Self-Colorful Series 1998, prints Acrylic, Digital imaging, C-prints
Fermentations Series 2001, prints Digital imaging, C-prints
PixelCity 2001-2002, prints Digital imaging, custom programming, C-prints
UploadDownload 2002-2004, Net art as well as various events and formats Digital imaging, custom programming, C-prints * In collaboration with Hasnul Jamal Saidon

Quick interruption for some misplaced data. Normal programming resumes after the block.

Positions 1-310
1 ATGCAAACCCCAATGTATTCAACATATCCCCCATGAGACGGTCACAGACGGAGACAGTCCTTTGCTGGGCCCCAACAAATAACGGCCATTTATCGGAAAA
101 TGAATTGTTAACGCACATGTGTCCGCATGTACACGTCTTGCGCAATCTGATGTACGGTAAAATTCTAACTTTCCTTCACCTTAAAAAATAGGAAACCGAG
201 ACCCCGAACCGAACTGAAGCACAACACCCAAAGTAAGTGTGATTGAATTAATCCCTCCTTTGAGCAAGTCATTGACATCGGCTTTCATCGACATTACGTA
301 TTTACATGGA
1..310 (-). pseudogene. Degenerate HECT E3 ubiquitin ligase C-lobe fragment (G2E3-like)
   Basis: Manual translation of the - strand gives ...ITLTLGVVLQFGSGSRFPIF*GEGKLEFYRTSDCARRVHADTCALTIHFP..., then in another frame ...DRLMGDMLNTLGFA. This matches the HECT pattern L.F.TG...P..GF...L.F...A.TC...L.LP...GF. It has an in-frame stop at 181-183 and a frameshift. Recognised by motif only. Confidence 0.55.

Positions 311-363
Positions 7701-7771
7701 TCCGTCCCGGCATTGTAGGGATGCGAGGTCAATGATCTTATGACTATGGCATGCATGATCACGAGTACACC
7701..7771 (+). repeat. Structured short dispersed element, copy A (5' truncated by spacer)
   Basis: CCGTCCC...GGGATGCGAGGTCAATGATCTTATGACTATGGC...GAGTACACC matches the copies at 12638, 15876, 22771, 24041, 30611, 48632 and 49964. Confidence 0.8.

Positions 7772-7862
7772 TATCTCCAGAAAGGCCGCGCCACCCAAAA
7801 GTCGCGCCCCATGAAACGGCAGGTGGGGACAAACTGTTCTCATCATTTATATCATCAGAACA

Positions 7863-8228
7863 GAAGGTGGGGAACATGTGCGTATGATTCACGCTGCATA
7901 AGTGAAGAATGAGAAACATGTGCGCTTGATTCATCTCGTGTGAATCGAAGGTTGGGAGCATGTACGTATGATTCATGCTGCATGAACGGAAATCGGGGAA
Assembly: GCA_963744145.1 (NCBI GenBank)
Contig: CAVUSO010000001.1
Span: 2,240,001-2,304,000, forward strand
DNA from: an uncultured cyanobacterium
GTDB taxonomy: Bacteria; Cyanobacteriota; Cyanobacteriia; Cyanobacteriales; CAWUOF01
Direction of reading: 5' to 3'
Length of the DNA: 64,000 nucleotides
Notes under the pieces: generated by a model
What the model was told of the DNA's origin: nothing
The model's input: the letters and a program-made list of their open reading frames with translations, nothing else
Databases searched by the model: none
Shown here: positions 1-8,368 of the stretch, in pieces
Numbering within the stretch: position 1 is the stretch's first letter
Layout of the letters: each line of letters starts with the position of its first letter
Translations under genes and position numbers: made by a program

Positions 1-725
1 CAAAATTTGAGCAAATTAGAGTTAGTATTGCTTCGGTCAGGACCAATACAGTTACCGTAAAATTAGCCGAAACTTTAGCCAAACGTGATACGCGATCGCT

Roopesh Sitharan http://www.roopesh.com Education Doctor of Philosophy in Visual Culture, New Media & Cultural Studies (candidate) Master of Fine Arts in New Media and Digital Arts Master of Arts in Curatorial Practice Bachelor of Science in Digital Media Selected achievements and awards • Awarded Top 30 promising Graduate from UCSC for the year 2009 • Graduate Research grant, UCSC 2009 • PORTER College graduate research scholarship, UCSC 2009 • DANM Fund for excellent achievement, UCSC, 2008/09 • UCSC Arts Division Scholarship Award, 2007/08/09 • Digital Arts and New Media Scholarship Award, UCSC, 2007/08/09 • Exhibition grant from Singapore Management University, Singapore, 2008 • Fellowship from Korean National University of Arts (K-ARTS) and Gwangju University, 2008 Gwangju Biennale, Global Institute program, 2008 • Regent Fellowship Grant 2007, UCSC • 2006 Researcher in resident award by Asian Cultural Council • 2nd prize, Asean New Media Award, 2006 for cross cultural collaborative project based on undergraduate students across ASEAN region (in collaboration with Hasnul Jamal Saidon) • Student Leadership Award, CCA 2004 and 2005 • California College of Arts Merit Scholarship Award 04 & 05 • Asian Cultural Council, New York- Fellowship Grant 04 & 05 • Excellent Academician Award 2003 by President of Multimedia University, • Cyberjaya, Malaysia for outstanding teaching • Jury’s selection, Immedia 2003, 8th Annual Juried exhibition of Digital and Electronic Arts held at University of Michigan, USA • Finalist for ASIA PACIFIC ICT AWARDS (APICTA), 2002 Selected Exhibitions 2010: Asian Art Forum, SOMA Museum of Art, Seoul, South Korea 2009: “INTERactivate”, Museum of Art and History, Santa Cruz, California